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Vampyr

Posted by GG Goblin On June - 21 - 2018

Being a Vampire who will drain the blood of a victim, and then give them a plaster afterwards.

 
There were no vampires in Arcadia Bay, the setting for DONTNOD’s Life is Strange. It could have been interesting, but there was more than enough dodgy goings on to keep players happy as they worked through the narrative adventure. It’s the dodgy goings on, and the moral quandaries that come with them, that links Life is Strange with DONTNOD’s latest game Vampyr, an action RPG featuring a doctor turned vampire.

 
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That there is a big ole lump of moral dilemma to begin with. Vampyr is set in London during the Spanish Flu pandemic, and sees an accomplished doctor return from the war only to be turned into a vampire. Jonathan Reid is a good man, and one that had previously dedicated his life to helping those in need and doing no harm. Now, in the most dire of circumstances, Reid finds himself having to drain the blood from those he presumably should be protecting and healing.

 
DONTNOD are very good at story telling, and here in Vampyr the team have done another great job at weaving a tale filled with humanity, despite the inhuman situation that Reid is in. The choices that players have to make, because there is a lot of choice for the player in the day to day runnings of Reid’s life, will cause them to take pause and consider the potential ramifications before jumping in, teeth bared.

 
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Reid cannot help himself, he needs to feed in order to improve and become stronger. Taking on a job at the local hospital, he is still very much driven to try and heal people, but is equally invested in finding who did this to him and why. This will mean not only working with the sick and creating medicines, but also talking to the variety of well written NPCs, getting to know their stories and possibly finding clues.

 
The main mechanic that will drive a lot of the decisions in Vampyr revolves around the blood quality. There are a few factors at play here that will make feeding on a human more than just a simple choice. While there are some other ways for the player to gain experience points, the best way is through draining the blood of innocent people. I say innocent, but there are plenty of nasty people that it could be said deserve to become a meal, but players won’t necessarily  know the whole story until they investigate these people further. So, sure, players could just feast on the bad people, but it really is a grey area in this grey landscape. The thing is, the more the player investigates and finds out about a character, the more their blood quality increases, and the more experience the player will get. But then, maybe they will find out that they are really a nice person, leading to more moral choices.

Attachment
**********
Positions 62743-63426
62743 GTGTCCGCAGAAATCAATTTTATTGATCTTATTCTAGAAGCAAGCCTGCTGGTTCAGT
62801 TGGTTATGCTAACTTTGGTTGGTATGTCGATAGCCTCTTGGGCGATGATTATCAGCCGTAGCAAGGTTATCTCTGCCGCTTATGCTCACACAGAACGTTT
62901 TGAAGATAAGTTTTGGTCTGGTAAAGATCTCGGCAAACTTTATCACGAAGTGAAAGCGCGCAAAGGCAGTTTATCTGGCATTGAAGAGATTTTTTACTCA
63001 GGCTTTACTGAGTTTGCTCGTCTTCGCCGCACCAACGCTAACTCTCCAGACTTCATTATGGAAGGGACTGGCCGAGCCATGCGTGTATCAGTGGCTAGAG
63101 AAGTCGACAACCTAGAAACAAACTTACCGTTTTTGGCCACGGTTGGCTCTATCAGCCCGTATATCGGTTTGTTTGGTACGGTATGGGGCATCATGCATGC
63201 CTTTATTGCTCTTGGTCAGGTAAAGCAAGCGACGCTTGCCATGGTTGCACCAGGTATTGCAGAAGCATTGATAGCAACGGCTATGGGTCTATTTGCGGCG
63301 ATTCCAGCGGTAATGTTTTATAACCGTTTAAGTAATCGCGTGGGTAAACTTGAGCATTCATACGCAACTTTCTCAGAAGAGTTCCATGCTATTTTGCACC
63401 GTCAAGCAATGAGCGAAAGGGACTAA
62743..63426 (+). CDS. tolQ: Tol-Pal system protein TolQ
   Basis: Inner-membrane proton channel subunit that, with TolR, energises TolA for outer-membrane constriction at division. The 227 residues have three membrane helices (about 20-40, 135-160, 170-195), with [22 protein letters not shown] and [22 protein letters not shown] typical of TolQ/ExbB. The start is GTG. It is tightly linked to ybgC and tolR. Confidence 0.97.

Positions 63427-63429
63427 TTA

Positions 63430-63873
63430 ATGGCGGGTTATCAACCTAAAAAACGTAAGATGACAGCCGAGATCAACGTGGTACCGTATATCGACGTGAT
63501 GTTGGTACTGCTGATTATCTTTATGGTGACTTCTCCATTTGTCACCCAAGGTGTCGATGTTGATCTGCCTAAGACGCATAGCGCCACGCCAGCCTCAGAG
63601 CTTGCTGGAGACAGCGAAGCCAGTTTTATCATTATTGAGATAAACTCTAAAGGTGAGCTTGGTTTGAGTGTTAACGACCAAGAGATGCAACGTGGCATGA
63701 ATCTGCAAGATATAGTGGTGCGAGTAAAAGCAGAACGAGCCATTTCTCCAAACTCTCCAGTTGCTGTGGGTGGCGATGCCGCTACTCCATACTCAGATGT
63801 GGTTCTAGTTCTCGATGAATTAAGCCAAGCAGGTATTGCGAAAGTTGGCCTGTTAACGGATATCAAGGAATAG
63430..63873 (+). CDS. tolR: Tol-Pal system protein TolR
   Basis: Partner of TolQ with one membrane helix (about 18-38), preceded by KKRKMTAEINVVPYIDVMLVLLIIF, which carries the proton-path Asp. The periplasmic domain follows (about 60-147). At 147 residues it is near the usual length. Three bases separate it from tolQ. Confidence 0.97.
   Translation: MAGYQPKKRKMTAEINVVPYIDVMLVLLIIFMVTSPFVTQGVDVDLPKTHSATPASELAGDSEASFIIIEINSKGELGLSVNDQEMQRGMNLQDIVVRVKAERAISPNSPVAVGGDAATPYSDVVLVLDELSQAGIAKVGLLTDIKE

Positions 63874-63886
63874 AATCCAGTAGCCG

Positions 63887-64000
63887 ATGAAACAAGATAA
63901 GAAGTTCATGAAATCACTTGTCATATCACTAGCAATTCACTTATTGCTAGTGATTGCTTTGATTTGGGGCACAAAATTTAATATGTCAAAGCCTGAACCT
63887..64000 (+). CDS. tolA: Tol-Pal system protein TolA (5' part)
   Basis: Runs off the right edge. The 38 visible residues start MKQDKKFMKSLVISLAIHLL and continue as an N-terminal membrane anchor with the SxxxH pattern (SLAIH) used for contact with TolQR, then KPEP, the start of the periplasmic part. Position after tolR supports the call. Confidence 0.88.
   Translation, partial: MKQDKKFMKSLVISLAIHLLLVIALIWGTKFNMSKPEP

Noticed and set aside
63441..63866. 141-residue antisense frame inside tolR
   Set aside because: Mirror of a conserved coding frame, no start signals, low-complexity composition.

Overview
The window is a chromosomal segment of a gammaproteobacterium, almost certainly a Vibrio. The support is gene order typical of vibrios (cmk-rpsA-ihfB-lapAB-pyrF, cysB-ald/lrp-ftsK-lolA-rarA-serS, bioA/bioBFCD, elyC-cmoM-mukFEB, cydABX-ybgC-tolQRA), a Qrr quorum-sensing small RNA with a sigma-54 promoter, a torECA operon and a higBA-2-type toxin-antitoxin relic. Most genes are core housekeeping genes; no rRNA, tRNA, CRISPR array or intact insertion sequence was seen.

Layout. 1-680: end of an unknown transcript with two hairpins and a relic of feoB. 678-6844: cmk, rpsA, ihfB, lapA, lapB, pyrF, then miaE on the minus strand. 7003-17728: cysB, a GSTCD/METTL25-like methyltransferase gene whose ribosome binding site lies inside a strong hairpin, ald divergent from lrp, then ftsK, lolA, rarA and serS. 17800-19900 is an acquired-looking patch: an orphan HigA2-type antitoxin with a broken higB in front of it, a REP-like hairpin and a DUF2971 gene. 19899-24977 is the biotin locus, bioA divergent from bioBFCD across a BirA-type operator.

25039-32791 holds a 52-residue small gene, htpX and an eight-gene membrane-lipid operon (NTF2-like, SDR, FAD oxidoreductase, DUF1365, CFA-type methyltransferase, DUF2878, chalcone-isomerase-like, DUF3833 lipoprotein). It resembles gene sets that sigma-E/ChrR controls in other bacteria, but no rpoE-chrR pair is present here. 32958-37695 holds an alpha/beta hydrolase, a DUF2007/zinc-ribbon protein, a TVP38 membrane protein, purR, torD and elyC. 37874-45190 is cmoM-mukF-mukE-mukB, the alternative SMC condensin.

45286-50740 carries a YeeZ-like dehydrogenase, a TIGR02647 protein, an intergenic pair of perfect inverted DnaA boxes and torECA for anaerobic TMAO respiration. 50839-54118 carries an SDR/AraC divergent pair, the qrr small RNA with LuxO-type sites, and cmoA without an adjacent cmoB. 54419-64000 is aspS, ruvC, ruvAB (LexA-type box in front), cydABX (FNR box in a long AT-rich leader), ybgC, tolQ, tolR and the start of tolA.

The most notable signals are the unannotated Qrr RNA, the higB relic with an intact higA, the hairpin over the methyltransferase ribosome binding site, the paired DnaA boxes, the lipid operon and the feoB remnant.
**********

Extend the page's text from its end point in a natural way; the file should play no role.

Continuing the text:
Apparently it is possible to make it through the game without feeding on anyone, but as this is the quickest way to level up Reid, I imagine that would be the challenge for gamers with far more time than me. Another choice would be to feed on the sick, but then their blood will be lesser quality. Reid could spend some time healing them first to improve the blood, but is that really fair?

 
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Going on a rampage and feeding without consideration could be a solution, but every action has a consequence. Some of the victims could have lead to further quests down the line, and ending their lives would shut them down. Also, districts will become more panicky and out of control with each victim the player feasts upon. There is no right solution, each choice coming down to the player.

 
In the main story, on the other hand, players are guided along with little chance for carving their own path. The developers have created an incredibly atmospheric setting for the game, with four districts available to explore in the darkness. And the story is good and engaging, but feels much more out of the players control. While the main story takes a lot of the choice out of the players hands, or at least makes the players choices irrelevant, it is in the little choices that the game really shines.

 
Vampyr is no narrative adventure though. It is an action RPG, and as such the action comes from an attempt at Bloodbourne style combat, combining vampiric abilities with a good old fashioned punch up most of the time. Reid will find himself facing off against very enthusiastic vampire hunters and a variety of creatures of the night, and in true Bloodborne combat style, it can be very difficult, especially if the player is trying to take the moral high ground and not feed on too many innocent bystanders. Sadly, unlike Bloodborne, the combat in Vampyr is no where near as slick, often making combat encounters more difficult than they need to be. If the combat were removed from Vampyr, I certainly wouldn’t miss it.

 
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Vampyr is a well crafted modern vampire game from a studio known for their branching decisions and ability to make players question their choices. The storytelling is good, and the game world is dark and atmospheric, fitting perfectly. It really is the combat that lets things down, feeling stiff and unnecessary. If the action part of action RPG is what grabs your interest, it may be better to keep moving. But for an interesting world filled with deep characters and difficult decisions, Vampyr would be a great place to visit.

 

 ★★★★★★★½☆☆ 



 

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